This document is also available in PDF format (comparable to original document formatting). To view the PDF you will need Acrobat Reader, which may be downloaded from the Adobe site.

Comment Number: AGW-14082

From: Jeri Lynn Bakken <jerilynn@worc.org>
Sent: Wednesday, December 30, 2009 11:42 AM
To: ATR-Agricultural Workshops <agriculturalworkshops@usdoj.gov>
Subject: WORC submission of Comments to DOJ-USDA workshops
Attach: WORC Petition for Rule making.pdf; Microsoft Word - livestock comments for DOJ-USDA Workshops 12-30-09.pdf


WORC comments to USDA and DOJ

DOJ/USDA Anti-trust Workshops

December 30, 2009

Submitted electronically at agriculturalworkshops@usdoj.gov

 

The Western Organization of Resource Councils (WORC) is a regional network of seven grassroots community organizations that include 10,000 members and 45 local chapters in Colorado, Idaho, Montana, North Dakota, Oregon, South Dakota, and Wyoming.  WORC members are farmers, ranchers, other working people, and consumers.  Our members and their communities are all negatively impacted by a concentrated livestock industry.

 

WORC would like to thank you for the opportunity to comment about these very important workshops you will be holding throughout the spring and summer of 2010.  The following are the main concerns we have about concentration in the livestock industry.  We have also provided solutions for you to consider as you move forward in this process.

 

We also look forward to working with you as you develop these workshops and their scope more fully and are available to answer any questions you may have or provide additional information.  For more information, please contact Jeri Lynn Bakken, WORC’s Regional Organizer for Agricultural Issues at 701-376-3333 or by email at jerilynn@worc.org.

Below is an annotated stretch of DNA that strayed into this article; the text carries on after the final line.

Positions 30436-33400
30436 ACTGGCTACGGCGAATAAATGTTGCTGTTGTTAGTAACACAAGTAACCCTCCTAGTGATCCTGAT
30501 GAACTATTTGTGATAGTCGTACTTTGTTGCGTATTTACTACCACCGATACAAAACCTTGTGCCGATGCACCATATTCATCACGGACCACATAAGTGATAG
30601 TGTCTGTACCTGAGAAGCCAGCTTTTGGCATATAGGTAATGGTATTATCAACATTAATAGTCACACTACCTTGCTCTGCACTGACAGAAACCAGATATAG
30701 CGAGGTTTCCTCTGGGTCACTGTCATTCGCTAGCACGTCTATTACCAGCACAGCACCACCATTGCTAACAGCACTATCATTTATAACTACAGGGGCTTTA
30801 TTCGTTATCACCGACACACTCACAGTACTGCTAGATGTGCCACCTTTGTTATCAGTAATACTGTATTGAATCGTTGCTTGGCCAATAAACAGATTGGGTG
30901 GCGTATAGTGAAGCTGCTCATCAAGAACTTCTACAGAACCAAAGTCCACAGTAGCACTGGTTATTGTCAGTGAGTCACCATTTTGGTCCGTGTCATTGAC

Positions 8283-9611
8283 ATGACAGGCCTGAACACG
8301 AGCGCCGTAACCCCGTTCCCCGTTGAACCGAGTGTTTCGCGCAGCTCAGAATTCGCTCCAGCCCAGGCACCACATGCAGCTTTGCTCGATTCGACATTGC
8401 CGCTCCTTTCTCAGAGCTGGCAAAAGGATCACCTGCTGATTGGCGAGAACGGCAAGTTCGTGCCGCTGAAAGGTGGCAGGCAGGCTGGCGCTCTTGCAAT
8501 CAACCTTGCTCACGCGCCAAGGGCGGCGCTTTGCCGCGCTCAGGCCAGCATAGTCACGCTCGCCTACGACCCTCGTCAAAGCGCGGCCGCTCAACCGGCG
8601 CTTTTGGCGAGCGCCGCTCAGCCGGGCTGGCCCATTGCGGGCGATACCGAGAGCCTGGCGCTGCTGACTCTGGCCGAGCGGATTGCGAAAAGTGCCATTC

Brief History of the WORC Rule, 1989-2009:

In 1989, WORC organized our members and ranchers across the country to bring national attention to the problems of captive supplies.  Captive supplies are 1) cattle and hogs that packers actually own in feedlots and confinements and 2) cattle and hogs the packers procure through contracts.

 

In the past 20 years, WORC leaders and our allies moved diligently forward seeking administrative and legislative remedies to this price manipulation that drives producers out of business and in turn destroys their rural communities.

 

Since bringing the issue forward, WORC leaders have had dozens of meetings with the U.S. Department of Justice (DOJ) and the U.S. Department of Agriculture (USDA) seeking enforcement of the Packers and Stockyards Act (P&SA).  In 1996 WORC submitted a Petition for Rulemaking to USDA with the endorsement of over 100 state and national organizations.  The proposed rule was then published in the Federal Register in 1997 and became known as the “WORC Rule.” However, no action has been taken by USDA and 12 years later, WORC’s Petition for Rulemaking remains on the Agriculture Secretary’s desk awaiting action.